Opinion: Laying off more cops in Ann Arbor is a bad move
In 1962, President Kennedy addressed the graduating class at West Point and quoted a line carved by an anonymous soldier in a guardhouse in Gibraltar.
The line read, “God and the soldier all men adore, in time of trouble and no more. For when war is over and all things righted, God is neglected and the old soldier slighted.”
That quote is true for military personnel and for paramilitary organizations like the police as well.
That same year President Kennedy signed a law making May 15th of every year Peace Officer's Memorial Day and the week surrounding that date Police Week. This year Police Week will be May 15-22.
It is sadly ironic that on the second day of Police Week, the Ann Arbor City Council will vote on a budget that will necessitate the layoff of police officers.
However the loss of more police officers from an agency that has already been cut by more than a third is a bad idea. The officers and civilian employees of the police department who face layoffs are all experienced professionals.
The sworn officers who would be affected by proposed layoffs have between 5 and 9 years of police experience in Ann Arbor and most were veteran officers at other departments before joining the Ann Arbor Police Department. That is a tremendous loss of talent to the city and to the state, because most will move to Texas or the Southwest to find other law enforcement jobs.
What this means to the citizens is that non-emergency police services will suffer and crime rates will rise. The officers will still respond almost as quickly to emergencies, but, once the scene is stabilized, will not spend as much time on follow up investigation. Expeditious follow up investigations are crucial to solving crimes.
The best time to collect information about a crime is while all the principals, including witnesses are at the scene. Memories of the incident are freshest and all involved are in one place at one time. After the incident is over, all involved scatter. Re-contact and follow up investigation is much more time consuming, costly and ineffective than good on-scene investigation.
At the very least, initial officers must try to gather the names, addresses and phone numbers of the people at the scene, in order to make re-contact possible. The initial officers may not be able to get this basic information, if they are called away to another emergency. If that happens, contrary to the numerous fictional CSI miracles on television, the possibility of solving the crime diminishes tremendously.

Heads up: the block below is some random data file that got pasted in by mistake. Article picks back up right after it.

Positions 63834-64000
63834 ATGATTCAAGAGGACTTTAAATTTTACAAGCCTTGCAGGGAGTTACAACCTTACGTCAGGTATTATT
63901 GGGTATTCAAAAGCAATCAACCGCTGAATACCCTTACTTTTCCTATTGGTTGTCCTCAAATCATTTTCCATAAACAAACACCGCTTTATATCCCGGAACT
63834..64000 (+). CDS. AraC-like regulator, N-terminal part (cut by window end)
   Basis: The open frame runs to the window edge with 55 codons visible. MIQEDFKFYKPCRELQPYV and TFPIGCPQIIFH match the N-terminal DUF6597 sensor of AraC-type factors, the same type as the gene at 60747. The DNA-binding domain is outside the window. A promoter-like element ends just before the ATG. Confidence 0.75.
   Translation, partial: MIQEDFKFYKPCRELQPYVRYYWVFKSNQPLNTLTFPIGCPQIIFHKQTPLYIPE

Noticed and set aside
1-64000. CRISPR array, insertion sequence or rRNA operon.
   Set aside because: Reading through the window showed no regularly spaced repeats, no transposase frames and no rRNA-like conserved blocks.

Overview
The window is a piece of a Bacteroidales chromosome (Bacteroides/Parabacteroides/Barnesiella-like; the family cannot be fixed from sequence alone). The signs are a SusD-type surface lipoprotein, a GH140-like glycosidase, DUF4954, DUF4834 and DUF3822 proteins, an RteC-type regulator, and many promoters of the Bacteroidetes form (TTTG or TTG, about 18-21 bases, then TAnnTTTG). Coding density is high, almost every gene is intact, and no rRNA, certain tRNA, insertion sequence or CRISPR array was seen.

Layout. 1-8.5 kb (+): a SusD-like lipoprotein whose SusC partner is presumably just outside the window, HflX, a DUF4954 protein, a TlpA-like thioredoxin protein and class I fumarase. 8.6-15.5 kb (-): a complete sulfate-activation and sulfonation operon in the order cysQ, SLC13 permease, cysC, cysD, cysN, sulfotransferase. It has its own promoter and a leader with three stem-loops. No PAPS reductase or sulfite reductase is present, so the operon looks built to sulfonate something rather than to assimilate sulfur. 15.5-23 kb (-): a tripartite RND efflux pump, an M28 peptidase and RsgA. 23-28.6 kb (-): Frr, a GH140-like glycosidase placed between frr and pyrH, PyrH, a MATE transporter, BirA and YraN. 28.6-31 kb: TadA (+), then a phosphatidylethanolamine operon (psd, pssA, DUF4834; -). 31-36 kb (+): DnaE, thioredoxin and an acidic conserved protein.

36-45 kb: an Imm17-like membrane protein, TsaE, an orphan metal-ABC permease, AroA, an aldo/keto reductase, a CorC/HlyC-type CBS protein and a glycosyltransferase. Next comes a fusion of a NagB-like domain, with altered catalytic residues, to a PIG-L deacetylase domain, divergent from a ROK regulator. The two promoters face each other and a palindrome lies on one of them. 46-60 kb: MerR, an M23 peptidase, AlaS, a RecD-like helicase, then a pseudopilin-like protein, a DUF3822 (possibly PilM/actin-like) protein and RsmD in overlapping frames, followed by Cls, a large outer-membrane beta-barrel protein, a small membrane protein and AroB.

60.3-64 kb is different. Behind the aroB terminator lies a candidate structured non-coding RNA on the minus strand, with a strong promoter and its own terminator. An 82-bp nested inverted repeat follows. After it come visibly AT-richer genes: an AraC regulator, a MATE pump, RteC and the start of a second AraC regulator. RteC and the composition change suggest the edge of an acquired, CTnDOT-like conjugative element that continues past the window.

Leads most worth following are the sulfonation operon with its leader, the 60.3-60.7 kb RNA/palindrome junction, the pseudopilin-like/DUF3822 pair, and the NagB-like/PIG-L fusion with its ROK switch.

Furthermore if there are layoffs in the police department, detectives will have to be pulled back to patrol duty. Fewer detectives will cause supervisors to assign only the cases that are already solved by arrests or “easily” solved. The cases that require knocking on doors and other follow up by detectives will only be assigned if they are of a serious or violent nature. The less serious cases that would have been solved in years past go unsolved. Unsolved cases will generate no arrests. Unarrested perpetrators will continue to commit crimes and the crime rate will rise.
Ann Arbor has been lucky for the past several years. The crime rate has remained flat or decreased because of more efficient allocation of police resources. This has prompted some politicians to make comments like, “Less police, less crime Hmmm?” Those politicians understandably ask, “How low can we go?” Clearly they are watching the crime statistics to answer that question, but that is a dangerous tactic.
Unfortunately when crime rates rise, they will rise much more quickly than the police department will be able to backfill its ranks. It takes about 2 years to get an officer on the street and functioning on their own.
The time lag is due to posting the position, position selection, background investigations, academy training, in-house training, field training and supervised probation. This will be necessary because officers with jobs elsewhere will not apply to agencies that have recently experienced layoffs.
It all comes down to priorities. At what point will citizens say enough is enough?
The most important thing a government can do is protect its citizens. At what point will perennial money pits like Huron Hills Golf Course be closed and turned into scenic trails that are cheaper to maintain and better for the environment? At what point will recreational and artistic pursuits be temporarily reduced in order to fund safety services during tough financial periods? Only time will tell.
I hope National Police Week brings some good luck to Ann Arbor’s Finest!
Lock it up, don’t leave it unattended, be aware and watch out for your neighbors.